(CNN) -- More than 300,000 people are still displaced from their homes in Ivory Coast two months after a political crisis was settled in the West African nation, the United Nations refugee agency said Tuesday.
Ongoing violence has prevented their return home.
The Office of the United Nations High Commissioner for Refugees said most of the displaced are in camps or living with host families mostly in the western part of the country.
Ivory Coast endured months of bloodshed after a disputed November election that pitted the forces of Alassane Ouattara against those of Laurent Gbagbo, who refused to cede power.
Gbagbo was captured in April, and Ouattara was sworn in several weeks later. Both sides have been accused of atrocities.
The head of the Human Rights Division of the U.N. Mission in Ivory Coast has called for immediate and impartial investigations into reports of attacks by armed forces loyal to Ouattara against people in areas known to support Gbagbo.
The U.N. refugee agency said communal tensions are still high in the southwestern Sassandra region, where more than 280 civilians were killed in early May by mercenaries on the run from Abidjan, the nation's metropolitan center.
"Many of the dead are buried in mass graves," said Melissa Fleming, spokeswoman for the agency. "Over 500 houses and a pharmacy were destroyed in five villages. An estimated 17,000 people are displaced in that region, including an unknown number reportedly still hiding in the forest."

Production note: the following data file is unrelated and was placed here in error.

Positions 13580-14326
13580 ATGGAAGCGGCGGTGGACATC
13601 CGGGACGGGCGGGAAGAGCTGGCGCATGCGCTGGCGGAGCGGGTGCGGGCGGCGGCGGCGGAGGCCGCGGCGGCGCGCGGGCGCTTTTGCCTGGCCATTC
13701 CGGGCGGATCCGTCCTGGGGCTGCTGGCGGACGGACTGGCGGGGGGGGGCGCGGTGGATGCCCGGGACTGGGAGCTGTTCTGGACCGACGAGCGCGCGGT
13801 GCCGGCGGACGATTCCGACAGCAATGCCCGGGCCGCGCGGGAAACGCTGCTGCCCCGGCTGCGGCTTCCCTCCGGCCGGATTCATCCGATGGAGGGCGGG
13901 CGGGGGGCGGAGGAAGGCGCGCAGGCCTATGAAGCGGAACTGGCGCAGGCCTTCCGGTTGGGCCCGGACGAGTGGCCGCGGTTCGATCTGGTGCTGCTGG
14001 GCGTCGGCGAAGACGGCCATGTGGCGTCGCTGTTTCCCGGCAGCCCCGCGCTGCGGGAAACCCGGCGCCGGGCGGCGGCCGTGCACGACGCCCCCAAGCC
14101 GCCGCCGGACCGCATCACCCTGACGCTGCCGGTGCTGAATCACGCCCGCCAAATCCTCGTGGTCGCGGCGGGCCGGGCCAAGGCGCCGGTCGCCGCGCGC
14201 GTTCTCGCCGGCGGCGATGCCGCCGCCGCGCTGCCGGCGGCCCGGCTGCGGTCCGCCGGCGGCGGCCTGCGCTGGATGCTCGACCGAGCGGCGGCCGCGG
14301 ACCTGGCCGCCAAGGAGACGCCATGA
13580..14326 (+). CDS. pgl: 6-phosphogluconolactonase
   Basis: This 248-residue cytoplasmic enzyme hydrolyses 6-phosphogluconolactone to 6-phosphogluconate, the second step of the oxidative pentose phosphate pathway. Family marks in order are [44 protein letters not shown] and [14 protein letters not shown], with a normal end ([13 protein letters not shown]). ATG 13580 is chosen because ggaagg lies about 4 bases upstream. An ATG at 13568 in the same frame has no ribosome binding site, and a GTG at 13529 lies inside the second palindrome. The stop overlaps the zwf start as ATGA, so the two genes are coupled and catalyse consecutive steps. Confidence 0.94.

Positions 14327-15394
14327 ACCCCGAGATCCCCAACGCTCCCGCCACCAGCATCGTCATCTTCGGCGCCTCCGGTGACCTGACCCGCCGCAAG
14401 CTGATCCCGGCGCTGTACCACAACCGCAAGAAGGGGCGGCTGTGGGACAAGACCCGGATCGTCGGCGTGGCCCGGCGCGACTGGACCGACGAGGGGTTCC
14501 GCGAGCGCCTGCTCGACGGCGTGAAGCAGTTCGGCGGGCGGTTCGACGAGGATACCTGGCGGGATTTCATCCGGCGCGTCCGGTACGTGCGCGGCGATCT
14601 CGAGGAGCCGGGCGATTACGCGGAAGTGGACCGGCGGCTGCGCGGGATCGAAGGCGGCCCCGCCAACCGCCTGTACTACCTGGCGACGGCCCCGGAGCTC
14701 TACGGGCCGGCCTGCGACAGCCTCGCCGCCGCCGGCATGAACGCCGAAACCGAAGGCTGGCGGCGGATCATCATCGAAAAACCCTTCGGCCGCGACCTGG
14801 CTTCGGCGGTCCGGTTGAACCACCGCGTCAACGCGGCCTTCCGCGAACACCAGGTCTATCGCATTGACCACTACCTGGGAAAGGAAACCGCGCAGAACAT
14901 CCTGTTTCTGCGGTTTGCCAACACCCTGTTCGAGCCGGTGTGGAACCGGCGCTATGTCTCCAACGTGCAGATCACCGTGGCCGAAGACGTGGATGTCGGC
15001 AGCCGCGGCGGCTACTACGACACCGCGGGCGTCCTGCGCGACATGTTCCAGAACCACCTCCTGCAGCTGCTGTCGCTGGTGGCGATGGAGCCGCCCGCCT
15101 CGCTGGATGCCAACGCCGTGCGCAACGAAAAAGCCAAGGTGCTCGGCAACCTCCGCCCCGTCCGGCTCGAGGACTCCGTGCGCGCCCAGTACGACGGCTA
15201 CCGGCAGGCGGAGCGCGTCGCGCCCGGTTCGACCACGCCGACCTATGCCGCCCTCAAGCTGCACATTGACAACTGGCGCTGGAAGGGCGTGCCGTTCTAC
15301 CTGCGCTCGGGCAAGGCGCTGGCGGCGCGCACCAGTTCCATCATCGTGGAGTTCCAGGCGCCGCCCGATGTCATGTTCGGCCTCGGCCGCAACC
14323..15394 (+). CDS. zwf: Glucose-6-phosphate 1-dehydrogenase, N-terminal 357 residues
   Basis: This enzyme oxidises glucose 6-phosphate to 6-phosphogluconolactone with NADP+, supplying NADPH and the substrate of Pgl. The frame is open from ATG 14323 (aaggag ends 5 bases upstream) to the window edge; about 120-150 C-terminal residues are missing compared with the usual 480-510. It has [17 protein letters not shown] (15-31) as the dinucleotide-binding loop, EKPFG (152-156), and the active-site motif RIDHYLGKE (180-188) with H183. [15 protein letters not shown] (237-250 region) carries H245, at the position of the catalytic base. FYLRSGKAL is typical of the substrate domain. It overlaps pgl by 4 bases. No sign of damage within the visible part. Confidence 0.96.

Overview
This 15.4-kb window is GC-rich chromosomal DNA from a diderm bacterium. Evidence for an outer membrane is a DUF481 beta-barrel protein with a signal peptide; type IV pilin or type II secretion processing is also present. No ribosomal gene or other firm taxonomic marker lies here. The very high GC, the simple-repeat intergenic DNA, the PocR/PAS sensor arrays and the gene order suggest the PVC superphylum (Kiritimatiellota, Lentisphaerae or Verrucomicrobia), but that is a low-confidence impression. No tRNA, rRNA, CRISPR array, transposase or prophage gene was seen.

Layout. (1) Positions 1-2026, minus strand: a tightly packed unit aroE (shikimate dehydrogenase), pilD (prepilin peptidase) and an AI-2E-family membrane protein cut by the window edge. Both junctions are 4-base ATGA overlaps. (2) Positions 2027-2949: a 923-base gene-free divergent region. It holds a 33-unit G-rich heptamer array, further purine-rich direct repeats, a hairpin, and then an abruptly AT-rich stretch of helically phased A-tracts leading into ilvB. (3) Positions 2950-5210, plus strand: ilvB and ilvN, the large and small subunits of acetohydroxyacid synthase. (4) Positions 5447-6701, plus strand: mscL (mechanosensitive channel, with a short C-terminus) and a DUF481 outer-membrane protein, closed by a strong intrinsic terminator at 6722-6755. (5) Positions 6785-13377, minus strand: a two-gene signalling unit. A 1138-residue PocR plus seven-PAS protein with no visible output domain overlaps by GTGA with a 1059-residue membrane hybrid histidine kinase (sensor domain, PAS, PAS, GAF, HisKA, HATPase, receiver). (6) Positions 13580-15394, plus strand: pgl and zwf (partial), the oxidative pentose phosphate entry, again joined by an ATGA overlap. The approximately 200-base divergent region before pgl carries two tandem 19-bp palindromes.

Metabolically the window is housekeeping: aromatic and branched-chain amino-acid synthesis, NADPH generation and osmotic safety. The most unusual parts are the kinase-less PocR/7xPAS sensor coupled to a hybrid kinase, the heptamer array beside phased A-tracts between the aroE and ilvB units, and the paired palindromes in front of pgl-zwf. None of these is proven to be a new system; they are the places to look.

A month into Ouattara's term, many villages still lie empty, according to aid workers.
"Many displaced people were either victims of brutal violence themselves or witnessed others being slashed, burned or killed," said Xavier Simon, head of the Ivory Coast mission of Medecins Sans Frontieres (Doctors Without Borders).
"Some say they knew their attackers, whom they fear may still be near their villages," Simon said. "People tell us they can't eat or sleep properly and that they suffer from anxiety and heart palpitations. Terrified of further violence or revenge attacks, many choose to remain in hiding or as refugees. Others simply have nothing to return to, as their homes were burnt and their crops destroyed."
Displaced people are further at risk because they are in areas with food shortages and the threat of disease, heightened by the rainy season, according to Doctors Without Borders.
At the height of Ivory Coast's recent crisis, roughly 1 million were people were displaced from their homes. Hundreds of people were killed in the violence.